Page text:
After silver’s climb earlier this year to the highest prices since 2013, the metal has significantly underperformed sister metal gold. With silver’s value dropping to its lowest in 14 months, some investors may see an opening to buy.
“Silver presents a better opportunity than gold at the present time,” says Jeff Wright, chief investment officer at Wolfpack Capital. However, he warns investors not to rush into the market just yet, especially as a rise in 10-year Treasury yields has fueled a retreat for precious metals that could see prices for both silver and gold move even lower.
Silver has had a very bumpy ride since the pandemic began. Futures prices gained more than 47% in 2020, then settled at $29.418 on Feb. 1 of this year, with a Reddit-induced rally boosting the value of the metal to the highest since February 2013. Prices then saw a volatile retreat, settling at $21.485 an ounce on Sept. 29 to mark silver’s lowest value since July 2020.
“While silver typically finds over half its end-demand from tech and industrial uses, investment flows are what drive prices higher or lower,” says Adrian Ash, director of research at BullionVault. That means silver is facing a “stiff headwind from the global shift toward tighter central-bank policy,” just like gold.
At the same time, silver is also “suffering a sore head after the craziness of 2020 and early 2021,” he says. “Silver squeezed a half-decade of price action into just five months when the Covid crash hit.”
Prices dropped 40% to the cheapest level since 2009 at about $12 per ounce in March of 2020. Then silver raced to seven-year highs—just shy of $30 by February 2021 as that “screaming bargain unleashed record investment demand,” Ash says.
But the rally “vanished as fast as it arrived, leaving the market unmoved within five weeks as much of the speculative buying was quickly unwound,” Ash says.
The losses for silver have outpaced those of gold for the quarter as of Sept. 29, with silver down 18% compared with gold’s decline of less than 3%. The poor performance of silver is “relatively surprising” as fundamental factors support the metal in the long term, says Carlo Alberto De Casa, analyst at Kinesis Money.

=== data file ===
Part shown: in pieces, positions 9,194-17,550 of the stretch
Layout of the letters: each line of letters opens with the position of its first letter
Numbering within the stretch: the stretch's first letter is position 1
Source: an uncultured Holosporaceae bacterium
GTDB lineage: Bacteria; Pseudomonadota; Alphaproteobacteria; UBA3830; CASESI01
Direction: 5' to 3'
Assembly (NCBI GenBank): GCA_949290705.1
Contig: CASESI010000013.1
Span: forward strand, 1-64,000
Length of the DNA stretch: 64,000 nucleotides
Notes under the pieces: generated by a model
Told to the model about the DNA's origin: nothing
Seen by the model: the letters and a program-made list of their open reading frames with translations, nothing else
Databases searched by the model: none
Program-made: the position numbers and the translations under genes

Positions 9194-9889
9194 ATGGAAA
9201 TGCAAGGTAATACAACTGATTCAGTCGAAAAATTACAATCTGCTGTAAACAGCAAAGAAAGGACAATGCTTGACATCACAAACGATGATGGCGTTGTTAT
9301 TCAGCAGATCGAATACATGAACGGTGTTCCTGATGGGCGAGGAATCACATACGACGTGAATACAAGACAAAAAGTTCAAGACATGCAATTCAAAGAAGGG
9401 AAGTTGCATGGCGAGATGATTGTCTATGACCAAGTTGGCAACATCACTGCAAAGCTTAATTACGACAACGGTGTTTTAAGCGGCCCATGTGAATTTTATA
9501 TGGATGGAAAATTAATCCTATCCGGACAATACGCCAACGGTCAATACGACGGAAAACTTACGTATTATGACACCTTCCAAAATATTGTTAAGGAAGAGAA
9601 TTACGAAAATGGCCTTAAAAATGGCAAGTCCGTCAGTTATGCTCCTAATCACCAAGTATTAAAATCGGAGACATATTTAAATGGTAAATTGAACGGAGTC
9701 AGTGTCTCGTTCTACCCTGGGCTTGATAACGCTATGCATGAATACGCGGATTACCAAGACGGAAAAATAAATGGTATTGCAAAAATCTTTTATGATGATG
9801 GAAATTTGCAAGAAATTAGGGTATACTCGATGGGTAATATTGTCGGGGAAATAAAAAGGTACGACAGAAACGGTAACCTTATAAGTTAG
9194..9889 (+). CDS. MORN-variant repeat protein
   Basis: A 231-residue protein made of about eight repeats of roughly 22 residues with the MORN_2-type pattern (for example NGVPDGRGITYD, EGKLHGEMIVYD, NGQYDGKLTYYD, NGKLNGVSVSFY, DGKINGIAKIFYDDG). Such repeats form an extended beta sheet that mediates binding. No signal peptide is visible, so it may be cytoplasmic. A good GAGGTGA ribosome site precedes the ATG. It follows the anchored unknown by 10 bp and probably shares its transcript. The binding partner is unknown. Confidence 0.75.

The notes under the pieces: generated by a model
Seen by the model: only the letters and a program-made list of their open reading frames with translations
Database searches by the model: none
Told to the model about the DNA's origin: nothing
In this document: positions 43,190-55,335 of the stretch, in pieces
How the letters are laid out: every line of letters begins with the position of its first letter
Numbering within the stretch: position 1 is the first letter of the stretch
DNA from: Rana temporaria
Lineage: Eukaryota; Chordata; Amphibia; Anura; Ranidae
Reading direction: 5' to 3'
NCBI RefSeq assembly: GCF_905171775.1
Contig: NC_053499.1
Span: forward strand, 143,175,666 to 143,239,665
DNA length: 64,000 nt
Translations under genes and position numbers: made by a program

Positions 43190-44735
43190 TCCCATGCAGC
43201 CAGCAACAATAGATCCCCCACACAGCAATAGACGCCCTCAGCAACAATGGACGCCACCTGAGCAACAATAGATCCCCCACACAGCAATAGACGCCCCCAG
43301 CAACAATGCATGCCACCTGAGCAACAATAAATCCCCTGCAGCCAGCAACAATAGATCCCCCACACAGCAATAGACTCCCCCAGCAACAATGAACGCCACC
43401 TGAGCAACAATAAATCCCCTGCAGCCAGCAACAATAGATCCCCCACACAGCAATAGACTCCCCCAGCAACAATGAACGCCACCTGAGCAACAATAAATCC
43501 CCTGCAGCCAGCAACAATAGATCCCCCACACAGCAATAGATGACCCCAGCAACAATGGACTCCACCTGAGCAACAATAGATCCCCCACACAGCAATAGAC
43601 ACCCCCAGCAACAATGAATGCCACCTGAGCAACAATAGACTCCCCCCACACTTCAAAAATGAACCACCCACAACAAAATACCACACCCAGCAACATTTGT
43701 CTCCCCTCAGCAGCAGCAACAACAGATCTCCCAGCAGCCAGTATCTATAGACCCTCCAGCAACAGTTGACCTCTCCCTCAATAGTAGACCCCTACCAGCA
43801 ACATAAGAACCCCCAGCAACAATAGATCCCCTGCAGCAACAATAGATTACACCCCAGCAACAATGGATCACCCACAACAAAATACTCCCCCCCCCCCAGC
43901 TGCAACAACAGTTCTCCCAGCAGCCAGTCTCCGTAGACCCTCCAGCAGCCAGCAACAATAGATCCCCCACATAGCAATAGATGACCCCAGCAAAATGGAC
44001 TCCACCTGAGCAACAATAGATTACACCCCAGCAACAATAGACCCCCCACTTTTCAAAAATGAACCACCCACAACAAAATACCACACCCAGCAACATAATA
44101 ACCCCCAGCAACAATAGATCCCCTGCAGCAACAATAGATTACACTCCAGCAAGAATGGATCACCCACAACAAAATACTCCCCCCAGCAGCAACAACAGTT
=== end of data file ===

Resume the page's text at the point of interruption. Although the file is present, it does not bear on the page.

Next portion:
He pointed to a January Silver Institute report, produced by Metals Focus, that said silver automotive demand is forecast to climb to an estimated 88 million ounces by the end of 2025, from 51 million ounces in 2020. “Investors should put silver in their watch list,” says De Casa. “Silver is getting close to being a bargain.”
Total global silver demand is forecast to climb by 15% this year to 1.03 billion ounces, according to the Silver Institute.
Silver is “currently lacking a strong and popular narrative to attract dollars from generalist investors new to the market,” says BullionVault’s Ash. “But silver’s got plenty of great stories to tell, just like the idea of China’s massive solar-panel installation project a decade ago” spurred record-high silver prices at nearly $50 an ounce, he says.
Wolfpack Capital’s Wright believes there is a “building scarcity” for silver, and a potential “opportunity for folks interested in metals over the long term.”
Taking everything into consideration, investors who wish to invest in silver could take a position in the silver-backed
iShares Silver Trust
exchange-traded fund (ticker: SLV), or in silver producers such as
Wheaton Precious Metals
(WPM), says Wright, who disclosed a position in Wheaton shares. This year, the iShares Silver ETF is down 19%, while shares of Wheaton Precious Metals have lost nearly 8%.
Both are good vehicles for exposure to silver, but “be cautious in regards to timing,” says Wright.